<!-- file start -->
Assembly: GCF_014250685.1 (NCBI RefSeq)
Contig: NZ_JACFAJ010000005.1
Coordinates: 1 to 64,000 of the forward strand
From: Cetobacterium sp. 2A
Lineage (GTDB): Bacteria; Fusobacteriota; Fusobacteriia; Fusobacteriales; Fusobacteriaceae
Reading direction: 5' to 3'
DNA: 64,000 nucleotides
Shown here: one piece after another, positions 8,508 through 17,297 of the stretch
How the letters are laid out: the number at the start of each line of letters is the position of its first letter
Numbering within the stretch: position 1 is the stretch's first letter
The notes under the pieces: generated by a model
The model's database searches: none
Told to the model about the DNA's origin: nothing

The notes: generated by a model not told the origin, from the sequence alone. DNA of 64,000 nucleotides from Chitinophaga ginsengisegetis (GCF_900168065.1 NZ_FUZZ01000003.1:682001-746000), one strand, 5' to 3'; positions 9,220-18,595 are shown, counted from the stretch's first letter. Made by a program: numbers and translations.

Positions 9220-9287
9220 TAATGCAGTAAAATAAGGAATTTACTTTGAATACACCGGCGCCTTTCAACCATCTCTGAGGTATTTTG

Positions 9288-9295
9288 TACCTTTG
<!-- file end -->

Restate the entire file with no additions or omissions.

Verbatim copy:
Assembly: GCF_014250685.1 (NCBI RefSeq)
Contig: NZ_JACFAJ010000005.1
Coordinates: 1 to 64,000 of the forward strand
From: Cetobacterium sp. 2A
Lineage (GTDB): Bacteria; Fusobacteriota; Fusobacteriia; Fusobacteriales; Fusobacteriaceae
Reading direction: 5' to 3'
DNA: 64,000 nucleotides
Shown here: one piece after another, positions 8,508 through 17,297 of the stretch
How the letters are laid out: the number at the start of each line of letters is the position of its first letter
Numbering within the stretch: position 1 is the stretch's first letter
The notes under the pieces: generated by a model
The model's database searches: none
Told to the model about the DNA's origin: nothing

The notes: generated by a model not told the origin, from the sequence alone. DNA of 64,000 nucleotides from Chitinophaga ginsengisegetis (GCF_900168065.1 NZ_FUZZ01000003.1:682001-746000), one strand, 5' to 3'; positions 9,220-18,595 are shown, counted from the stretch's first letter. Made by a program: numbers and translations.

Positions 9220-9287
9220 TAATGCAGTAAAATAAGGAATTTACTTTGAATACACCGGCGCCTTTCAACCATCTCTGAGGTATTTTG

Positions 9288-9295
9288 TACCTTTG